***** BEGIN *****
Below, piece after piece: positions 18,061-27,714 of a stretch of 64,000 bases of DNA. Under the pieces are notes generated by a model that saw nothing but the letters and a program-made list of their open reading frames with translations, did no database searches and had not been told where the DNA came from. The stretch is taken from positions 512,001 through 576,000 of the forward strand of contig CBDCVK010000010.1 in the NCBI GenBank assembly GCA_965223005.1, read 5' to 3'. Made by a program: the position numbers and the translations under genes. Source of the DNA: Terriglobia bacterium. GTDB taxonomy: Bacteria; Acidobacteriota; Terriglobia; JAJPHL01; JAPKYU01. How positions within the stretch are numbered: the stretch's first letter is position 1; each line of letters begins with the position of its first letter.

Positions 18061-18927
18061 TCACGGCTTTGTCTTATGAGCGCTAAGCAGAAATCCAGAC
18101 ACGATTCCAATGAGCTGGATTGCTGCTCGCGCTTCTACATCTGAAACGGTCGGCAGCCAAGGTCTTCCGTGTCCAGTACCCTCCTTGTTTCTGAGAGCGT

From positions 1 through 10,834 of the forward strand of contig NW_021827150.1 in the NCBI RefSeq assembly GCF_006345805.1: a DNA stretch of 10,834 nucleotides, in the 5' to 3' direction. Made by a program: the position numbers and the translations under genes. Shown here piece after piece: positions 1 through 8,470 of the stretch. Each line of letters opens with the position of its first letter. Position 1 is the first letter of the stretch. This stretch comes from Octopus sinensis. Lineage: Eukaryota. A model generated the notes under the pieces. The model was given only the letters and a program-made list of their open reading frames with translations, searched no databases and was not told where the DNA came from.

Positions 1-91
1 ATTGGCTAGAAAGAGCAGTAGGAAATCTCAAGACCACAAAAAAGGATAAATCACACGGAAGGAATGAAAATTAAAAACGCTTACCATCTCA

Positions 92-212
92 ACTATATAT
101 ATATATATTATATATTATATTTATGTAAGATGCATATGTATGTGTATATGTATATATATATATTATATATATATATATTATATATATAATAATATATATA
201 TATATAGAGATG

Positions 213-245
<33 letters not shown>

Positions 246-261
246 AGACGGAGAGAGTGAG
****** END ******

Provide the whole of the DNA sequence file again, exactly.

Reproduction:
Below, piece after piece: positions 18,061-27,714 of a stretch of 64,000 bases of DNA. Under the pieces are notes generated by a model that saw nothing but the letters and a program-made list of their open reading frames with translations, did no database searches and had not been told where the DNA came from. The stretch is taken from positions 512,001 through 576,000 of the forward strand of contig CBDCVK010000010.1 in the NCBI GenBank assembly GCA_965223005.1, read 5' to 3'. Made by a program: the position numbers and the translations under genes. Source of the DNA: Terriglobia bacterium. GTDB taxonomy: Bacteria; Acidobacteriota; Terriglobia; JAJPHL01; JAPKYU01. How positions within the stretch are numbered: the stretch's first letter is position 1; each line of letters begins with the position of its first letter.

Positions 18061-18927
18061 TCACGGCTTTGTCTTATGAGCGCTAAGCAGAAATCCAGAC
18101 ACGATTCCAATGAGCTGGATTGCTGCTCGCGCTTCTACATCTGAAACGGTCGGCAGCCAAGGTCTTCCGTGTCCAGTACCCTCCTTGTTTCTGAGAGCGT

From positions 1 through 10,834 of the forward strand of contig NW_021827150.1 in the NCBI RefSeq assembly GCF_006345805.1: a DNA stretch of 10,834 nucleotides, in the 5' to 3' direction. Made by a program: the position numbers and the translations under genes. Shown here piece after piece: positions 1 through 8,470 of the stretch. Each line of letters opens with the position of its first letter. Position 1 is the first letter of the stretch. This stretch comes from Octopus sinensis. Lineage: Eukaryota. A model generated the notes under the pieces. The model was given only the letters and a program-made list of their open reading frames with translations, searched no databases and was not told where the DNA came from.

Positions 1-91
1 ATTGGCTAGAAAGAGCAGTAGGAAATCTCAAGACCACAAAAAAGGATAAATCACACGGAAGGAATGAAAATTAAAAACGCTTACCATCTCA

Positions 92-212
92 ACTATATAT
101 ATATATATTATATATTATATTTATGTAAGATGCATATGTATGTGTATATGTATATATATATATTATATATATATATATTATATATATAATAATATATATA
201 TATATAGAGATG

Positions 213-245
<33 letters not shown>

Positions 246-261
246 AGACGGAGAGAGTGAG